Emissions of greenhouse gases from all operators covered by the EU Emissions Trading System (EU ETS) reduced overall by 8.7 per cent in 2019 according to the data published on the European Union Transaction Log (EUTL). This year the European Commission is set to revise the block’s emission reduction target for 2030 with possible implications for the Emissions Trading System as well.
Under the ETS, the EU charges for the right to emit carbon dioxide. European power generators, industrial emitters and airlines running flights within the EU must buy permits to cover their emissions and are required to report their verified emissions.
In 2019 the EU carbon market emissions fell by 8.7 per cent. The Commission takes note that the reduction of GHG emissions took place in the context of a growing EU economy with 1.5 per cent EU 28 GDP growth.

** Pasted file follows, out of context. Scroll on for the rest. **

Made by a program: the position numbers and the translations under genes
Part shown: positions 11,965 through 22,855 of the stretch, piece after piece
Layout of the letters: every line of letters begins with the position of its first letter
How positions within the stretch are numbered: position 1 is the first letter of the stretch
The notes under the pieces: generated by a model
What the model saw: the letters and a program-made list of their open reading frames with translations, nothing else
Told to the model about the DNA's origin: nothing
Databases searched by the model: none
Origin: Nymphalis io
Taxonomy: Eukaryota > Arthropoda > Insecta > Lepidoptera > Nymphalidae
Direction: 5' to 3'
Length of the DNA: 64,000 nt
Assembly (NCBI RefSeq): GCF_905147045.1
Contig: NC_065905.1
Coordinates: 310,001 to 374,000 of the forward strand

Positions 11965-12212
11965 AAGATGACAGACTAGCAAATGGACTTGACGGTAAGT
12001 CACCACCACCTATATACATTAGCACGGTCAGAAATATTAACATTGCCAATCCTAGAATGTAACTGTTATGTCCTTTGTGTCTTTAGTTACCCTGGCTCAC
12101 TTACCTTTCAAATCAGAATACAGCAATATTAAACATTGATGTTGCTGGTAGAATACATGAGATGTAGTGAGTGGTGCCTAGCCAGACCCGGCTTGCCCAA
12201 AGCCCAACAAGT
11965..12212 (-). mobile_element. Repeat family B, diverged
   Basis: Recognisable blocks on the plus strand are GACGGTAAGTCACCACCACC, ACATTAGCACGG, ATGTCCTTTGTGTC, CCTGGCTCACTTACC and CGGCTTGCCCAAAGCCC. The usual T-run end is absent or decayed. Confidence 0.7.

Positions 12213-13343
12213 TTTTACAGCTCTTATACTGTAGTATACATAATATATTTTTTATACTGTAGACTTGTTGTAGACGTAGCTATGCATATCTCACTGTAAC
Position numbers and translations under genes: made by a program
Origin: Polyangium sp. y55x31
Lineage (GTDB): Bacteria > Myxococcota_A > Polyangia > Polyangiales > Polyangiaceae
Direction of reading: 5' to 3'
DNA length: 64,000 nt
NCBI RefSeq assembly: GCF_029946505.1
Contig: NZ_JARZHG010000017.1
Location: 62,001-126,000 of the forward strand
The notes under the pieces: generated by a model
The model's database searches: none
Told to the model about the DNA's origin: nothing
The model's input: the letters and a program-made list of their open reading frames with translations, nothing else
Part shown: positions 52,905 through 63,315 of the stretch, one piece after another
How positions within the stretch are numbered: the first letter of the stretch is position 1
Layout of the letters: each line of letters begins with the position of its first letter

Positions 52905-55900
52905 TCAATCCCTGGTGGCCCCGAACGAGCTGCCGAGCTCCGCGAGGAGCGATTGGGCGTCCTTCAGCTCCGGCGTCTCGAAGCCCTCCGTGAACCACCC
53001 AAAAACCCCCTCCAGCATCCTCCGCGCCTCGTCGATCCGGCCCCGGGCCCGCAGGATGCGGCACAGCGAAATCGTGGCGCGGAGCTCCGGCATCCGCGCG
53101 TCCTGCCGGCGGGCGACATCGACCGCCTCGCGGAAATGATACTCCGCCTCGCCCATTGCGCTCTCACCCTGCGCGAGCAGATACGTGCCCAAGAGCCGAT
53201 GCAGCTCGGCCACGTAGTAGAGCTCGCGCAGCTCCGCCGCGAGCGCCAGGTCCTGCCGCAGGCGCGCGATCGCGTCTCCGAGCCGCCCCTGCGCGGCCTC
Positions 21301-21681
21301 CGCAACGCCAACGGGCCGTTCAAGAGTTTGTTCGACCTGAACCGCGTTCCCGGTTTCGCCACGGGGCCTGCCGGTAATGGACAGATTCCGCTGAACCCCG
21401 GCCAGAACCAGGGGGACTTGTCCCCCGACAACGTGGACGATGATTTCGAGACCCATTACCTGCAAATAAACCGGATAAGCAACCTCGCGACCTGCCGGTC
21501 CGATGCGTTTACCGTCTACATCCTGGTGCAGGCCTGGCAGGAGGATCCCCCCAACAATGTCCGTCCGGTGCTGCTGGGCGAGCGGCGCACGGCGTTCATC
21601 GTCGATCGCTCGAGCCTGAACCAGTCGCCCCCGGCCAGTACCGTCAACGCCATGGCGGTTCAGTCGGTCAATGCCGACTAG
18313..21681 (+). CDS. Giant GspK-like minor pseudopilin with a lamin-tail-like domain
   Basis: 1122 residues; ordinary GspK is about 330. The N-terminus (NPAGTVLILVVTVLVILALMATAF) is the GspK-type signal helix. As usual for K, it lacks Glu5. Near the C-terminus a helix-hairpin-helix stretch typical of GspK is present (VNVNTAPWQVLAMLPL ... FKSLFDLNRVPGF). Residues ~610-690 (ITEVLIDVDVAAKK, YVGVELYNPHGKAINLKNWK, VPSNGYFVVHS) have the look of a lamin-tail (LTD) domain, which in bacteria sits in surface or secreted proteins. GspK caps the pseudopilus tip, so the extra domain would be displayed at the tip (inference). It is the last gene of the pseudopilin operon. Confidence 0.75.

The biggest reduction was achieved in the power sector with a decrease of 15 per cent reflecting decarbonisation from coal being replaced by electricity from renewables and gas-fired power production. Emissions from industry (including the production of iron and steel, cement, chemicals and refineries) decreased by 2 per cent.
Verified emissions of greenhouse gases from stationary installations (power plants and manufacturing installations) amounted to 1.527 billion tonnes of CO2-equivalent in 2019, that constitutes a 9 per cent decline compared to 2018.
Aviation emissions increased by one per cent, significantly smaller than in previous years amounting to 68.14 million tonnes of CO2-equivalent. More than half of these emissions were covered by allowances acquired from auctions or other sectors.
Despite the ETS results, many think that the system still falls short of its potential to keep the EU on track towards its climate commitments and that the more ambitious emission targets could be met only by reforming the EU ETS.
Countries like the Netherlands or France already suggested to add a carbon floor price in the EU ETS but their proposal met strong resistance from other member states, like Poland who cited concerns that the economic downturn in the wake of the pandemic will make EU climate policies harder to achieve.